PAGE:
Chard serves as Wheelock College’s 14th president


David J. Chard

By Jane Keller Gordon

Boston – David J. Chard brings a wealth of academic, management and life experiences to his position as Wheelock College’s 14th president.

Kate Taylor, chair of the Wheelock College Board of Trustees said in a press release, “Dr. Chard stood out not only for his outstanding leadership… … but for innovative thinking, focus on diversity and inclusion, and lifelong commitment to education.”

Located in Boston and Brookline, Wheelock is a small university with a big reach. Originally founded to train kindergarten teachers, it offers a wide portfolio of undergraduate degrees for approximately 800 students who were enrolled in this academic year. Its 350+ graduate students pursue master’s degrees, certificates, and non-degree programs related to education, nonprofits and social work. The school has been recognized for community service and partnerships and its long running Wheelock Family Theatre. It offers undergraduate and graduate degrees internationally in Singapore.

Chard is happy to be in Boston, where his partner Michael lives. Chard has three grown children, including two who are still in school.

“I’ve lived in Boston before, so I’m thrilled to be back. It’s good to be near the seashore,” he said.

In the short term at Wheelock, Chard is focusing on diversity, equity and inclusion. Recently, the school has established some gender-neutral restrooms. Like other schools, they have dropped the requirement for SAT or ACT scores from undergraduate applicants in the hope of attracting a broader student body.

Longer term, Chard said the school plans to grow their graduate program. He commented, “I think it’s important for the faculty at Wheelock to have a stronger voice in policy related to the needs of children and families, including making high quality early childhood care more accessible, advancing the expertise of individuals working in juvenile justice, and expanding the expertise and leadership of social workers.”

The son of factory workers, Chard grew up on a dairy farm in Eastern Michigan. He was among the first generation of his family to attend college. Chard earned his Ph.D. in special education from the University of Oregon.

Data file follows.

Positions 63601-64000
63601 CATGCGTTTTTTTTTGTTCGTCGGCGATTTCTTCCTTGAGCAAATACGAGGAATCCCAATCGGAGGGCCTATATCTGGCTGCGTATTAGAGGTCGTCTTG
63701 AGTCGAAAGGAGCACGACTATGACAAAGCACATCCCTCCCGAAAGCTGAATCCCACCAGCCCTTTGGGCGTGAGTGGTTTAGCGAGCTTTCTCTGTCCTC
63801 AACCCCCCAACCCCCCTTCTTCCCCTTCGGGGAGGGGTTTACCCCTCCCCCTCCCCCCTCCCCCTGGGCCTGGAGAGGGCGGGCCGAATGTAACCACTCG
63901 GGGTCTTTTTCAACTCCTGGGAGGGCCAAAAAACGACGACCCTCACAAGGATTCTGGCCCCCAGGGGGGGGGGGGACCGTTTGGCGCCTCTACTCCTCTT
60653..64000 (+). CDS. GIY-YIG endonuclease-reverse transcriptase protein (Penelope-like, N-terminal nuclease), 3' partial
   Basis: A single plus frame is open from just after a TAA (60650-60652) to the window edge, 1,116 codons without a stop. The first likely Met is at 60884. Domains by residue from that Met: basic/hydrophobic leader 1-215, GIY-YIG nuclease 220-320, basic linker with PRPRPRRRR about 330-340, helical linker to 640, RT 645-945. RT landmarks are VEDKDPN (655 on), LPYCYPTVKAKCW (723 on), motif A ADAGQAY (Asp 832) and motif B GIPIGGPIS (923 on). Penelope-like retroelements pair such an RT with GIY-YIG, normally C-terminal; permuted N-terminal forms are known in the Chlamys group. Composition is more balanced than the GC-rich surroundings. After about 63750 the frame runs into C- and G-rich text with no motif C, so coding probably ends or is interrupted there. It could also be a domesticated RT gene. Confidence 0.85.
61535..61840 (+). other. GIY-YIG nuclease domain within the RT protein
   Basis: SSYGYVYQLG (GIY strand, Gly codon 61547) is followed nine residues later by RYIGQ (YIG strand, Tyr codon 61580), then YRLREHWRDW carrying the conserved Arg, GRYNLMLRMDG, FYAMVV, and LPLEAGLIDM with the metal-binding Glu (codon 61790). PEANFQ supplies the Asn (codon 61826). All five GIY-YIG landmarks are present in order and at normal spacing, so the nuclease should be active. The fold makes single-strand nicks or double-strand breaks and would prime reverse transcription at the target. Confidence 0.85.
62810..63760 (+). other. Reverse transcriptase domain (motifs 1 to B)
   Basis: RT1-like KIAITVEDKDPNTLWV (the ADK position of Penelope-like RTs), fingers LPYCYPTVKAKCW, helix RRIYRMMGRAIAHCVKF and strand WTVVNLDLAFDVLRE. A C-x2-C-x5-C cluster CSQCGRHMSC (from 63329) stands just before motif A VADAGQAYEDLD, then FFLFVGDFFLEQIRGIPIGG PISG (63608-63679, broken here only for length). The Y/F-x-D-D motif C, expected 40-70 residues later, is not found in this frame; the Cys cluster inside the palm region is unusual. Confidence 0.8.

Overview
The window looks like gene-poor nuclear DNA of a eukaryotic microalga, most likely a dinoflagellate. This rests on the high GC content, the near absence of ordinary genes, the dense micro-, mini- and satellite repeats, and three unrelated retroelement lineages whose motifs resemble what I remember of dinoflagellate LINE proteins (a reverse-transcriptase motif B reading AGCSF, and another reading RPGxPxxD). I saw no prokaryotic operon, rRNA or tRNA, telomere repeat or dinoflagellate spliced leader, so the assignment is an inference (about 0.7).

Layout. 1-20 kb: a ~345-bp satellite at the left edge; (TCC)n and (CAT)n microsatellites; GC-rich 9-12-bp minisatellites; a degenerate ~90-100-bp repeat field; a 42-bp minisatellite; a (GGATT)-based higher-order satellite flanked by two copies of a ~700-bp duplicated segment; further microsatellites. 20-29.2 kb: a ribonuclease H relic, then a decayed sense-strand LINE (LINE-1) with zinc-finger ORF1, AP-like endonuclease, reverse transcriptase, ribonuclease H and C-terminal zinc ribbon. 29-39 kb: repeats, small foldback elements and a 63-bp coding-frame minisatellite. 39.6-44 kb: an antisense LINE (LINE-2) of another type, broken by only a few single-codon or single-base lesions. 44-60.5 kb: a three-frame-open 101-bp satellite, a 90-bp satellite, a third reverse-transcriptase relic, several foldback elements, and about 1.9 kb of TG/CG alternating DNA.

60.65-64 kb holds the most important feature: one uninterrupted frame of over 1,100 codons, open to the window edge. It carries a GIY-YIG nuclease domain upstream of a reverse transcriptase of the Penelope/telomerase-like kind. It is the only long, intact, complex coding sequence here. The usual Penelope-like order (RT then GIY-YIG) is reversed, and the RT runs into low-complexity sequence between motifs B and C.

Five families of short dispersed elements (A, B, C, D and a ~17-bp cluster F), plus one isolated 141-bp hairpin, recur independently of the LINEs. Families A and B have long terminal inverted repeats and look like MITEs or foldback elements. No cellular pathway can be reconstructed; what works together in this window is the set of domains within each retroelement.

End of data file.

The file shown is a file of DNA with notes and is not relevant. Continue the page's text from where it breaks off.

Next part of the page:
After graduation, Chard joined the Peace Corps and taught in Lesotho, a small country in southern Africa.

“Sometimes the technology and the media that we use to teach becomes the thing that students focus on, instead of the underlying concepts, which is what’s important,” he said. “That experience in the Peace Corps helped me learn to teach and assess the underlying principles that are more critical to the student’s future.”

Chard has taught high school mathematics in California, and been on the faculty of the University of Texas at Austin, Boston University, and associate dean at the University of Oregon’s College of Education.

For the past 10 years, he was the dean at Southern Methodist University’s Annette Caldwell Simmons School of Education and Human Development. During his tenure there, Chard set records in fundraising, expanding faculty, research funding and infrastructure.

Chard is a member of the Board of Directors of the National Board for Education Sciences (NBES).

His academic focus is the education of students with learning disabilities. He is a member of the International Academy for Research on Learning Disabilities, and a board member of the National Center for Learning Disabilities.

“Wheelock takes a particular interest and expertise in supporting our students with learning and attention difficulties so they can become teachers and social workers to help others fulfill their full potential,” he said.

About the future and Donald Trump’s presidency, Chard said, “The change in administration … raises a lot of questions about what will be the [administration’s] focus on education, and what will be the role of research in its priorities. The last two administrations have been very clear that research and development are critical to improving educational outcomes in the U.S. We hope that [this] administration will hold these same values.”

For more information about Wheelock College, visit